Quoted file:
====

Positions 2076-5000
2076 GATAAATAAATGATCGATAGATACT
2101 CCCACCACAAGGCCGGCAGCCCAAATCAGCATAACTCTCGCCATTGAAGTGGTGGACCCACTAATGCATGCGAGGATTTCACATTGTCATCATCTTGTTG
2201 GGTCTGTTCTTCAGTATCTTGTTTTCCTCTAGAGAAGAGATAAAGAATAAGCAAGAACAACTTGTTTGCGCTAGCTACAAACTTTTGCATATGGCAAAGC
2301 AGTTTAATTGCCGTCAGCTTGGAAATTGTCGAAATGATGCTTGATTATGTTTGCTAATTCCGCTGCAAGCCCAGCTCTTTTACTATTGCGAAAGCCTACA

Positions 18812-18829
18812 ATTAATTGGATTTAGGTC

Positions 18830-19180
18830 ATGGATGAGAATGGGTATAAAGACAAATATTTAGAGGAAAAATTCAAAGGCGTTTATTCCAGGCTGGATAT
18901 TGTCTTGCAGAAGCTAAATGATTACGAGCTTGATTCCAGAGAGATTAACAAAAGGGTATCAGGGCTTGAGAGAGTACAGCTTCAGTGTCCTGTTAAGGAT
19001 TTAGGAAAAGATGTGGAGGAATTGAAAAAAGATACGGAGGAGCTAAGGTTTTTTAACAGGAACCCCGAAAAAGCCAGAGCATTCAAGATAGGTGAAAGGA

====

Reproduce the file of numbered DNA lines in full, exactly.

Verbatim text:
Positions 2076-5000
2076 GATAAATAAATGATCGATAGATACT
2101 CCCACCACAAGGCCGGCAGCCCAAATCAGCATAACTCTCGCCATTGAAGTGGTGGACCCACTAATGCATGCGAGGATTTCACATTGTCATCATCTTGTTG
2201 GGTCTGTTCTTCAGTATCTTGTTTTCCTCTAGAGAAGAGATAAAGAATAAGCAAGAACAACTTGTTTGCGCTAGCTACAAACTTTTGCATATGGCAAAGC
2301 AGTTTAATTGCCGTCAGCTTGGAAATTGTCGAAATGATGCTTGATTATGTTTGCTAATTCCGCTGCAAGCCCAGCTCTTTTACTATTGCGAAAGCCTACA

Positions 18812-18829
18812 ATTAATTGGATTTAGGTC

Positions 18830-19180
18830 ATGGATGAGAATGGGTATAAAGACAAATATTTAGAGGAAAAATTCAAAGGCGTTTATTCCAGGCTGGATAT
18901 TGTCTTGCAGAAGCTAAATGATTACGAGCTTGATTCCAGAGAGATTAACAAAAGGGTATCAGGGCTTGAGAGAGTACAGCTTCAGTGTCCTGTTAAGGAT
19001 TTAGGAAAAGATGTGGAGGAATTGAAAAAAGATACGGAGGAGCTAAGGTTTTTTAACAGGAACCCCGAAAAAGCCAGAGCATTCAAGATAGGTGAAAGGA